Back to the basic premise of this exercise: Are there instances in which the purchase of stock shares in (gasp) a corporation do more for the economy and the planet than making the traditional charitable contribution?

That seems to be the case in at least one instance, if we dare think out of the proverbial box.

Almost DailyBrett Note: The author of this blog owns slightly more than 100 shares of Tesla. Readers considering investing in Tesla would be well advised to review Tesla’s financials, stock performance, analyst reports and maybe even consult a financial advisor. My knowledge of Tesla is based upon published reports, publicly available information/data and of course, the 60 Minutes piece.

http://www.unitedway.org/

http://en.wikipedia.org/wiki/United_Way_of_America

https://almostdailybrett.wordpress.com/2011/12/13/fiduciary-responsibility-vs-corporate-social-responsibility/

https://almostdailybrett.wordpress.com/2014/04/02/only-in-america/

http://www.teslamotors.com/

http://en.wikipedia.org/wiki/Tesla_Factory

http://www.cbsnews.com/news/tesla-and-spacex-elon-musks-industrial-empire/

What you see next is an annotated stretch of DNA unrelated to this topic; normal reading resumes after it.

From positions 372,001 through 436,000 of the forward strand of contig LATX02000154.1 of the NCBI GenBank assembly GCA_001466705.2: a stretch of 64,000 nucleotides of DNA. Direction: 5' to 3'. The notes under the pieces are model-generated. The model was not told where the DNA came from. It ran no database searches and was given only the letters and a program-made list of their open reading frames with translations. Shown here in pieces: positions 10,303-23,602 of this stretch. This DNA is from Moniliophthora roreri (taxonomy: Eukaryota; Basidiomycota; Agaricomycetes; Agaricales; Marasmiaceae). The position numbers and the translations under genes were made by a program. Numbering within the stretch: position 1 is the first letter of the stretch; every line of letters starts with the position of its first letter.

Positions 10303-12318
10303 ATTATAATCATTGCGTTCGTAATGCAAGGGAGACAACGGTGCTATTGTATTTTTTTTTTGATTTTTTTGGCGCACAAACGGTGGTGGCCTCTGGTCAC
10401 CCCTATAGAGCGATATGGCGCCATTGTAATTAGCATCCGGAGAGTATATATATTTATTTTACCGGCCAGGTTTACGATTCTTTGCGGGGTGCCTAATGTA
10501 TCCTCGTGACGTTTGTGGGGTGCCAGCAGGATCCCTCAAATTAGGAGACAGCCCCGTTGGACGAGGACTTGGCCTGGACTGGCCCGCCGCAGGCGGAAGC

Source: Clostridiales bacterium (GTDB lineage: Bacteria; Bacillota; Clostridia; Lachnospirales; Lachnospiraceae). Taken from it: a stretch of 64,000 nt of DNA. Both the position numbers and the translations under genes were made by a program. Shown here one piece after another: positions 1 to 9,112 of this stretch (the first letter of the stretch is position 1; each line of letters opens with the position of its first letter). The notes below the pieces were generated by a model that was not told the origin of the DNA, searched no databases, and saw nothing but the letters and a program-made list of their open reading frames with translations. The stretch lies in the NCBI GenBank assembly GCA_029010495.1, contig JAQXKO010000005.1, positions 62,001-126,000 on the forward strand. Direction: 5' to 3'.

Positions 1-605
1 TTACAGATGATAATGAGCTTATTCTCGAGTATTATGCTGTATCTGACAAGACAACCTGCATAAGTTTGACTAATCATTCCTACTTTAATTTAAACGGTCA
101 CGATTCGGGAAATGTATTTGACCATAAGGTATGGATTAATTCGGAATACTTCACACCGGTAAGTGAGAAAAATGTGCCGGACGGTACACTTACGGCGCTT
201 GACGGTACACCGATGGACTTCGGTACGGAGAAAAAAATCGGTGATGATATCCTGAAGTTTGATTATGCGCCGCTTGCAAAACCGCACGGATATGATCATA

http://en.wiktionary.org/wiki/give_a_man_a_fish_and_you_feed_him_for_a_day;_teach_a_man_to_fish_and_you_feed_him_for_a_lifetime

http://en.wikipedia.org/wiki/NUMMI

http://www.fool.com/investing/general/2014/07/17/tesla-motors-inc-california-is-back-in-the-race-fo.aspx

 

 

 

 

Advertisements

Is Ghost Blogging Kosher?

Is undisclosed ghost blogging ethical even in cases in which the stated executive author concurs with the content and approves the posting of the blog in her or his name?

What’s the problem? Barack Obama doesn’t write his speeches? Everyone knows this.

ghost

More than 70 percent agree that ghost writing an executive blog is no big deal.

And yet there is a sizeable minority with qualms.

Isn’t blogging the development of personal relationships by means of digital two-way symmetrical conversation?

You can ghost write speeches. Ditto for op-eds and commentaries. But can you effectively “outsource” your conversations?

Isn’t undisclosed ghost blogging the antithesis of the public relations industry movement toward “radical transparency?”

Maybe this question isn’t so easy?

Arriving on the University of Oregon campus in fall 2010 after my nearly four-year tenure at Edelman Public Relations, I remember discussing the Edelman/Wal-Mart debacle with School of Journalism and Communication Assistant Professor Tiffany Gallicano.

edelman

The 2006 Wal-Mart/Edelman controversy revolved around the use of non-Wal-Mart employees “Jim and Laura” to blog about the pleasant working conditions at the retail giant. This “astroturfing” deception resulted in banner headlines and embarrassment for both Edelman Public Relations and its client Wal-Mart.